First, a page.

Fall: Time to Start Distributed Computing

Caroline Marwitz's post today about the practicality of locating data centers in cold climates reminded me of an annual tradition of mine. Here in Colorado, it's raining, and that's likely to turn to snow tonight. It's time to have my home PC resume its distributed computing work.

You probably have heard the term before, but if you haven't, distributed computing refers to projects, such as SETI@home, where tasks that would usually take a supercomputer are instead divided out to many smaller computers. Personally, I think SETI's goal of finding alien life forms is a bit farfetched, so I support World Community Grid. WCG harnesses unused processor power for various charitable causes, mostly protein folding for research in curing diseases.

I stop processing for WCG in the spring and start again in the fall. Running my PC at full blast uses a substantial amount of electricity and produces a noticeable amount of heat. (Not that you have to run distributing computing with 100 percent of your CPU capacity—the client software is highly configurable.) In the summer, that's a bad deal for the environment and my checkbook. But in Colorado's fall and winter, I'd be paying to heat my home anyway, and all the electricity used for computing gets turned into heat.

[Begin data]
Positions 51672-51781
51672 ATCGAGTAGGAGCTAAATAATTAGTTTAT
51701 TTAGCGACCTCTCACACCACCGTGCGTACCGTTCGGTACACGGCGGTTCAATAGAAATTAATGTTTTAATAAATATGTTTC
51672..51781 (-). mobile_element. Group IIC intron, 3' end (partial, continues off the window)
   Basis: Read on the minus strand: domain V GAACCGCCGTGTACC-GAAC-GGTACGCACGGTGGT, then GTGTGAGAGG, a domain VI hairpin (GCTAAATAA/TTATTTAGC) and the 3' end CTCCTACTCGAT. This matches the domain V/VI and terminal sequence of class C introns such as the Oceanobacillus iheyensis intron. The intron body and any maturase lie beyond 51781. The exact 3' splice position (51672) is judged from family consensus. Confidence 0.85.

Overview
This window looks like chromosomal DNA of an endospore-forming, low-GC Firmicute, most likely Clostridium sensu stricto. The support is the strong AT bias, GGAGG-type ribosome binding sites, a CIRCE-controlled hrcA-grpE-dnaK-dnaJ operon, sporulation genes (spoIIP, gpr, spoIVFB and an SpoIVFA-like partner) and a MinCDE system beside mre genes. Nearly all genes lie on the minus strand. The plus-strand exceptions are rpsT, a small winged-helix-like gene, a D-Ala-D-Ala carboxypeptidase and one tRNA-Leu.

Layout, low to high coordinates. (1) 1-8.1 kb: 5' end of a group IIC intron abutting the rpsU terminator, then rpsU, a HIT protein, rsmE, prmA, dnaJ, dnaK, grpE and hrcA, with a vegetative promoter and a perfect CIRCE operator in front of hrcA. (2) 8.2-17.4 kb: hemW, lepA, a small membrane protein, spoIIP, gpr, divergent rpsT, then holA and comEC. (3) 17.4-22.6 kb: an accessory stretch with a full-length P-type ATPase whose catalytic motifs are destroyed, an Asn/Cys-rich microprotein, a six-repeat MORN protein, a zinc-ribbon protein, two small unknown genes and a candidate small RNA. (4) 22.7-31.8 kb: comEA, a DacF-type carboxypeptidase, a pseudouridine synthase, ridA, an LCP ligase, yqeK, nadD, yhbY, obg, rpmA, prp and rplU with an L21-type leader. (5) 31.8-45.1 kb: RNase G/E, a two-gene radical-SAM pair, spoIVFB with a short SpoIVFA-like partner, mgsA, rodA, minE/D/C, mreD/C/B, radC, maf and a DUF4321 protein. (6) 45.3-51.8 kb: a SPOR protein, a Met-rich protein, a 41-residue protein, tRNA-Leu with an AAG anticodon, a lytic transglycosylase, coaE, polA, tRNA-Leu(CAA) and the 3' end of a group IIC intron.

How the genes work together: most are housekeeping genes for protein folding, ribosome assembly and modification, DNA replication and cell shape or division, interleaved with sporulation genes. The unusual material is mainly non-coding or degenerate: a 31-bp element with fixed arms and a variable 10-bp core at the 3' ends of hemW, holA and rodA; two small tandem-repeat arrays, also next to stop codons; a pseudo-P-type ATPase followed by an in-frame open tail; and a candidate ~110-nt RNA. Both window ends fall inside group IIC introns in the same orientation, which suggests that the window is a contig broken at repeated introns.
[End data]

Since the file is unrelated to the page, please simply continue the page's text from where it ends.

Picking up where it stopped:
WCG is sponsored by IBM and it uses a very well-made client program—it's not some shady, no-name software. So as it starts to get cold where you live, consider donating CPU time and electricity to a good cause.

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